-- Tasmin Mitchell stands 6 feet 7. He has a solid torso, the kind of body that gives him an advantage against most of the other teenagers he faces on the basketball court. At least one scouting service considers him the best player in the nation among those preparing to enter their senior year of high school and, Mitchell said, he constantly is asked about his future plans and whether he will join the trend of going from preps to pros, as some of those he considers good friends did this past spring.

"Everybody would love to be in that position," said Mitchell, who is from Denham Springs, La., just east of Baton Rouge, and will turn 18 on Friday. "But right now, I'm not really thinking about it."

It seemed to be a popular thing to say at the Virginia Commonwealth's Siegel Center, where many of the nation's top high school players, mostly seniors, are attending the National Basketball Players Association Top 100 Camp, which concludes today."That's just the way the world goes," agreed forward O.J. Mayo, a rising sophomore from Cincinnati, who seems intrigued with the possibility of becoming the first player to skip his senior year of high school to head for the NBA. "Anything is possible."

The camp, now in its 10th year, is funded by money set aside from the NBA players' share of league revenues. Campers have their transportation paid for and live in dorms on VCU's campus, with their time split between games, practices and seminars on a variety of topics, including community service, education and substance abuse.

The list of players who have attended the camp and gone on to the NBA totals more than 40 and includes Kobe Bryant, Jermaine O'Neal, Baron Davis and Richard Jefferson. That number is expected to grow Thursday, when six of last season's campers are expected to be selected in the first round of this year's draft. And though Bob Gibbons, the recruiting analyst in charge of procuring players for the camp, thinks the class of 2005 will not be as strong, both he and the players believe at least a handful of the players in attendance this week will try to make the jump.

"That sounds about right . . . probably four or five," said Brandon Rush, a 6-foot-5 forward whose older brother, Kareem, plays for the Los Angeles Lakers.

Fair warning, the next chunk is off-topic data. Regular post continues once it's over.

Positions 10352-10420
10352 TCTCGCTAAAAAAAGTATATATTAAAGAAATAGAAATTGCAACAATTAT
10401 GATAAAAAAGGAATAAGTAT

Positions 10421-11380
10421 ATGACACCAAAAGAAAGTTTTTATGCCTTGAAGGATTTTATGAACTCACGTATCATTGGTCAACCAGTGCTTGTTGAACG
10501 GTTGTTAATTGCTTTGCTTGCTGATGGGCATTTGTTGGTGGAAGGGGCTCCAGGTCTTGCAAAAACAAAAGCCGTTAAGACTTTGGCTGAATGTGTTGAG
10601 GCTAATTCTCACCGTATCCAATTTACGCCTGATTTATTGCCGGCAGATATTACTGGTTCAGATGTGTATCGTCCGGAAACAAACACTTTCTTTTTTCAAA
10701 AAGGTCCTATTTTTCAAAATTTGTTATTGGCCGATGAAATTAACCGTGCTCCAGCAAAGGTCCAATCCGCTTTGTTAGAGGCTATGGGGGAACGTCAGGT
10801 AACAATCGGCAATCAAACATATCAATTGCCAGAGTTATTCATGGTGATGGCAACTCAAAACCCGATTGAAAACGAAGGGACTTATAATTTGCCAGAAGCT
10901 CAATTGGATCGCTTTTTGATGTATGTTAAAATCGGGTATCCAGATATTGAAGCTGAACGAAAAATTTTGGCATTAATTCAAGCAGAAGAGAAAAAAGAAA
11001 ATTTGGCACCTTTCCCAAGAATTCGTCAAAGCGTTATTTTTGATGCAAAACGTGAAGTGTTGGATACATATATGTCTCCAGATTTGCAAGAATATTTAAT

Nobody, though, is making bold statements that they are ready to join the league. Rush, Mitchell, rising junior Greg Oden (a 7-foot center from Indianapolis whom Gibbons projects as a top pick in 2006) and others said they think only about college, though when pressed many players acknowledged they would love to be able to skip that step and head straight for the pros.

"You have to crawl before you walk," Mitchell said. "If I think I'm ready for it, I'm ready for it. But right now, at the point I am, I'm not ready for it. If I have a pretty good summer [at all-star camps and traveling team tournaments], I think I'll have second thoughts about it."

It seems like a natural instinct, especially when players Mitchell considers his friends and peers are making the move this summer.

"I pay a lot of attention because I'm cool with all of them -- Dwight [Howard], Bassie [Sebastian Telfair], J.R. [Smith], Shaun [Livingston]," Mitchell said. "I played with them, played against them. I talk to them on the phone. They tell me about it, how they feel. That might be the same way I feel one day. . . . It's strange because it seems like just yesterday we were all at this camp together talking about college and all of a sudden they pop up and say they're going to the NBA."

Said Players Association President Michael Curry, a guard-forward for the Toronto Raptors: "I call it the microwave society. Everyone wants everything quick. No one wants to wait. No one wants to pay their dues. You can get it quick, but it's not about how quick you get it. It's about how long you make it."